Three types of company merger

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An amalgamation is the uniting of several corporations into one, and requires articles of amalgamation to do so. In order to amalgamate two or more corporations, it is imperative that the amalgamating corporations be governed by the same law; for example, it is not possible to amalgamate a provincial corporation with a federal corporation. In this case, one of the corporations must be continued in the other corporate regime so that both corporations are governed by the same law.

Three types of merger can be identified in the corporate laws. Here is an overview.

Vertical simplified merger

The vertical short-form amalgamation is probably the simplest amalgamation, requiring the least corporate formalities. It is mainly the case where a company holds all the issued shares of a subsidiary, and is therefore referred to as a merger of the parent company with its subsidiary.

Each of the merging companies must pass a resolution authorizing the merger, and provide for the following

1- All the shares of the subsidiary will be cancelled without repayment of capital;

2- The articles of merger will be identical to the articles of the parent company, except for the name which may be that of one of the merging companies;

3- The merged company will not issue any shares upon merger; and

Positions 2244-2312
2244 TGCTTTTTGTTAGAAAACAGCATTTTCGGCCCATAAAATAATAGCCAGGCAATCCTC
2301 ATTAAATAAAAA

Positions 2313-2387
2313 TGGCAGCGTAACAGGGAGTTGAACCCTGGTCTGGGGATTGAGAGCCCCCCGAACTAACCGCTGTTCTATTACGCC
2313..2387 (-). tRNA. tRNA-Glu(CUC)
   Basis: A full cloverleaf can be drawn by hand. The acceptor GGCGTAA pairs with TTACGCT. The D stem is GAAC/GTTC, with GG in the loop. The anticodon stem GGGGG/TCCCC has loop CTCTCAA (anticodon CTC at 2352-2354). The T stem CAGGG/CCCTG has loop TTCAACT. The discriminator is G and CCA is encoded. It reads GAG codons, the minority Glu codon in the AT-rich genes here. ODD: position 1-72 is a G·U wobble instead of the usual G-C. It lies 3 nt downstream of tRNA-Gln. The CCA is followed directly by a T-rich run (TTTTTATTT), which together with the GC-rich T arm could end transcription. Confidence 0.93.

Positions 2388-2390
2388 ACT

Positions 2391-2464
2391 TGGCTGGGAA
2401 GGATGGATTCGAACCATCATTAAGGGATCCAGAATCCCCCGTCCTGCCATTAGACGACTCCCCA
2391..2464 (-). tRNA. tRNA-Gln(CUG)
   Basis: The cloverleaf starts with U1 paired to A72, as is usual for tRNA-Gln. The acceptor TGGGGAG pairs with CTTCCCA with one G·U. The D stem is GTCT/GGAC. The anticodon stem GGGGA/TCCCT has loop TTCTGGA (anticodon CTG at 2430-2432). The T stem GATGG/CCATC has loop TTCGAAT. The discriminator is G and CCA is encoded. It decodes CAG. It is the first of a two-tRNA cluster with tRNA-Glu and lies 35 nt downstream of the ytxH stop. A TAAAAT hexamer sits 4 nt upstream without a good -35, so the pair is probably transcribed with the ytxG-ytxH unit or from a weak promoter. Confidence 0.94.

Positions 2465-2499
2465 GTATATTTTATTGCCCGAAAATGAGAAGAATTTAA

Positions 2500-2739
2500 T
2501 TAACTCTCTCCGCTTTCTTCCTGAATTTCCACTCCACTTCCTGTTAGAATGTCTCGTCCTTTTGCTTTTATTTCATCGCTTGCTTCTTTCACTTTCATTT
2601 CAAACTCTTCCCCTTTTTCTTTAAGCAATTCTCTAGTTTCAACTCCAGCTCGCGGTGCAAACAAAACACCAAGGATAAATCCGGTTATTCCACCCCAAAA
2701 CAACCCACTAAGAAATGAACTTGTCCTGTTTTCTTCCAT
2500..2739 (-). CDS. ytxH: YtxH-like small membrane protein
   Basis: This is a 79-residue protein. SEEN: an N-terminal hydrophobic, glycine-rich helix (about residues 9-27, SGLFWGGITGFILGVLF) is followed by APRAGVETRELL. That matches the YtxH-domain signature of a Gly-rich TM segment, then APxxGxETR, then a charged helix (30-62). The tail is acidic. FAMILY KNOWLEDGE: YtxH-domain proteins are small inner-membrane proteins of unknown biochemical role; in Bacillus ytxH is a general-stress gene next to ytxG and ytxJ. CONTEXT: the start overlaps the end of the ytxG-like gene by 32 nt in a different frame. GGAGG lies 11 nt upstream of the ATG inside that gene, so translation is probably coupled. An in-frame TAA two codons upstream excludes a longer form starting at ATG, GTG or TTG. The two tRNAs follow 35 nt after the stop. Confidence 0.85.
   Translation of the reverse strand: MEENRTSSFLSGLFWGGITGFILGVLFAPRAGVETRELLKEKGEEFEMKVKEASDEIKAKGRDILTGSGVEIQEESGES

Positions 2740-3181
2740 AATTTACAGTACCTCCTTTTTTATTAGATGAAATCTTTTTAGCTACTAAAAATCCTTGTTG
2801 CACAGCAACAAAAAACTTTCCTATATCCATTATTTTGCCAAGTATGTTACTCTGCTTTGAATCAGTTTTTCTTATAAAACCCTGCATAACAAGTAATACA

4- The directorsof the company resulting from the merger will be those of the parent company and the internal regulations will also be those of the parent company.

Following the adoption of these resolutions, articles of merger may be filed with the competent authorities.

Simplified horizontal merger

This merger also involves simplified, but slightly different, formalities. A typical situation would be where a person (a legal entity for federal companies) holds all the shares in two companies, and wishes to merge these two companies to form a single one.

As with the vertical merger, a resolution of each company will be required to authorise the merger, and they must provide for :

1- the cancellation of the shares of all the shares of the merging companies, with the exception of the shares of one of them;

2- that the Articles of Association will be identical to the Articles of Association of which the shares have not all been cancelled (except for the name); and

3- that the share capital account of the merging companies will be added, to the extent determined by the companies, to the account of the company whose shares are not all cancelled.

Ordinary merger

Any merger that does not qualify for the short-form merger procedure will be an ordinary merger. In contrast to a short-form amalgamation, the amalgamating companies must enter into an amalgamation agreement. This agreement will have to provide, among other things, for the terms and conditions of the conversion of the shares as well as the name and domicile of the directorsof the company resulting from the merger. The merger agreement must be approved by the shareholders of each merging company. Finally, as in the case of a short-form merger, articles of amalgamation will have to be obtained, and will have to contain the elements normally found in articles of incorporation, in addition to the share conversion terms.

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